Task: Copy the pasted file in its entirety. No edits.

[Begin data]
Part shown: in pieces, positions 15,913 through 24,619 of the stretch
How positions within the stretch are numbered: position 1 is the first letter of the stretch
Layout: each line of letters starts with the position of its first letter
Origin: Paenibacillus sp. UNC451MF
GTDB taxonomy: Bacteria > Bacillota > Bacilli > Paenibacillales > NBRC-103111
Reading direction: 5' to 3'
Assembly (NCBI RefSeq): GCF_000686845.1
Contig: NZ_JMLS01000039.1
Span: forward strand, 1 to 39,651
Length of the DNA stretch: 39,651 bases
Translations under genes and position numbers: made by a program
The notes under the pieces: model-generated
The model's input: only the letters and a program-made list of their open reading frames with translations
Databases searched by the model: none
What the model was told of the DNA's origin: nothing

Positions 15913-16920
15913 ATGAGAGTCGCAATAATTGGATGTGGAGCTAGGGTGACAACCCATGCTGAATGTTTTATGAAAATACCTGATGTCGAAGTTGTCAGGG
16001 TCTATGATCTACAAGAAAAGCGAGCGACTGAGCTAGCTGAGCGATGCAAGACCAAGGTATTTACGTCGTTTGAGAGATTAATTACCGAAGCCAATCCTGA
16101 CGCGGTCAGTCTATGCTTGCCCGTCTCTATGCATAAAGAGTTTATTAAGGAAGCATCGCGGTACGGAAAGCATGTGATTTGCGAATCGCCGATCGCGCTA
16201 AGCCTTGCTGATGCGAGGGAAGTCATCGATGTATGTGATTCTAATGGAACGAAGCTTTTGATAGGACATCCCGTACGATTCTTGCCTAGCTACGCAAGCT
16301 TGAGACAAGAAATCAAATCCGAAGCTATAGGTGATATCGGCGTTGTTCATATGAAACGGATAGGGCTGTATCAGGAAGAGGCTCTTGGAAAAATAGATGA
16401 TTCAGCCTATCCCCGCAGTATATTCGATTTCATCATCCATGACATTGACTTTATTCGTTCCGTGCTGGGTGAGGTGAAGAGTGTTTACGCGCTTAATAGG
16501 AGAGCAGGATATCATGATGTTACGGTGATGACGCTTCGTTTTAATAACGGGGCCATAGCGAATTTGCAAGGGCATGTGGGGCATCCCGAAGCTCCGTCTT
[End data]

Part shown: in pieces, positions 15,913 through 24,619 of the stretch
How positions within the stretch are numbered: position 1 is the first letter of the stretch
Layout: each line of letters starts with the position of its first letter
Origin: Paenibacillus sp. UNC451MF
GTDB taxonomy: Bacteria > Bacillota > Bacilli > Paenibacillales > NBRC-103111
Reading direction: 5' to 3'
Assembly (NCBI RefSeq): GCF_000686845.1
Contig: NZ_JMLS01000039.1
Span: forward strand, 1 to 39,651
Length of the DNA stretch: 39,651 bases
Translations under genes and position numbers: made by a program
The notes under the pieces: model-generated
The model's input: only the letters and a program-made list of their open reading frames with translations
Databases searched by the model: none
What the model was told of the DNA's origin: nothing

Positions 15913-16920
15913 ATGAGAGTCGCAATAATTGGATGTGGAGCTAGGGTGACAACCCATGCTGAATGTTTTATGAAAATACCTGATGTCGAAGTTGTCAGGG
16001 TCTATGATCTACAAGAAAAGCGAGCGACTGAGCTAGCTGAGCGATGCAAGACCAAGGTATTTACGTCGTTTGAGAGATTAATTACCGAAGCCAATCCTGA
16101 CGCGGTCAGTCTATGCTTGCCCGTCTCTATGCATAAAGAGTTTATTAAGGAAGCATCGCGGTACGGAAAGCATGTGATTTGCGAATCGCCGATCGCGCTA
16201 AGCCTTGCTGATGCGAGGGAAGTCATCGATGTATGTGATTCTAATGGAACGAAGCTTTTGATAGGACATCCCGTACGATTCTTGCCTAGCTACGCAAGCT
16301 TGAGACAAGAAATCAAATCCGAAGCTATAGGTGATATCGGCGTTGTTCATATGAAACGGATAGGGCTGTATCAGGAAGAGGCTCTTGGAAAAATAGATGA
16401 TTCAGCCTATCCCCGCAGTATATTCGATTTCATCATCCATGACATTGACTTTATTCGTTCCGTGCTGGGTGAGGTGAAGAGTGTTTACGCGCTTAATAGG
16501 AGAGCAGGATATCATGATGTTACGGTGATGACGCTTCGTTTTAATAACGGGGCCATAGCGAATTTGCAAGGGCATGTGGGGCATCCCGAAGCTCCGTCTT